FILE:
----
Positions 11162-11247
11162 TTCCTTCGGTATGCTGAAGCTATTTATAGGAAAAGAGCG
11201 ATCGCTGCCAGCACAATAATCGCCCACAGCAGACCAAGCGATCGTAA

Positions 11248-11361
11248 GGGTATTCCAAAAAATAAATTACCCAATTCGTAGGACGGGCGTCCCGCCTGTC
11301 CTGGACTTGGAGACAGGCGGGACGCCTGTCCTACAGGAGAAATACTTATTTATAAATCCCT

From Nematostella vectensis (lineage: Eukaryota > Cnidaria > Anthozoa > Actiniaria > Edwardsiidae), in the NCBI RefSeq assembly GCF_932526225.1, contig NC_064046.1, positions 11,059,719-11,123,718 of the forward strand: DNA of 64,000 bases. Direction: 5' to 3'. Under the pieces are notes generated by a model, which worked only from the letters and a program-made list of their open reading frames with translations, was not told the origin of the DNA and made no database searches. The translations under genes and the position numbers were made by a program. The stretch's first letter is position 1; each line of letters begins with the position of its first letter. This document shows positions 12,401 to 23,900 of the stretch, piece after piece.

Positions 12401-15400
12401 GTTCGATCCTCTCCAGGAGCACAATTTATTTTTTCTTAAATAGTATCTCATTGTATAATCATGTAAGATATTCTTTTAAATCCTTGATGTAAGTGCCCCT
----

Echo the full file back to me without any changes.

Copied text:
Positions 11162-11247
11162 TTCCTTCGGTATGCTGAAGCTATTTATAGGAAAAGAGCG
11201 ATCGCTGCCAGCACAATAATCGCCCACAGCAGACCAAGCGATCGTAA

Positions 11248-11361
11248 GGGTATTCCAAAAAATAAATTACCCAATTCGTAGGACGGGCGTCCCGCCTGTC
11301 CTGGACTTGGAGACAGGCGGGACGCCTGTCCTACAGGAGAAATACTTATTTATAAATCCCT

From Nematostella vectensis (lineage: Eukaryota > Cnidaria > Anthozoa > Actiniaria > Edwardsiidae), in the NCBI RefSeq assembly GCF_932526225.1, contig NC_064046.1, positions 11,059,719-11,123,718 of the forward strand: DNA of 64,000 bases. Direction: 5' to 3'. Under the pieces are notes generated by a model, which worked only from the letters and a program-made list of their open reading frames with translations, was not told the origin of the DNA and made no database searches. The translations under genes and the position numbers were made by a program. The stretch's first letter is position 1; each line of letters begins with the position of its first letter. This document shows positions 12,401 to 23,900 of the stretch, piece after piece.

Positions 12401-15400
12401 GTTCGATCCTCTCCAGGAGCACAATTTATTTTTTCTTAAATAGTATCTCATTGTATAATCATGTAAGATATTCTTTTAAATCCTTGATGTAAGTGCCCCT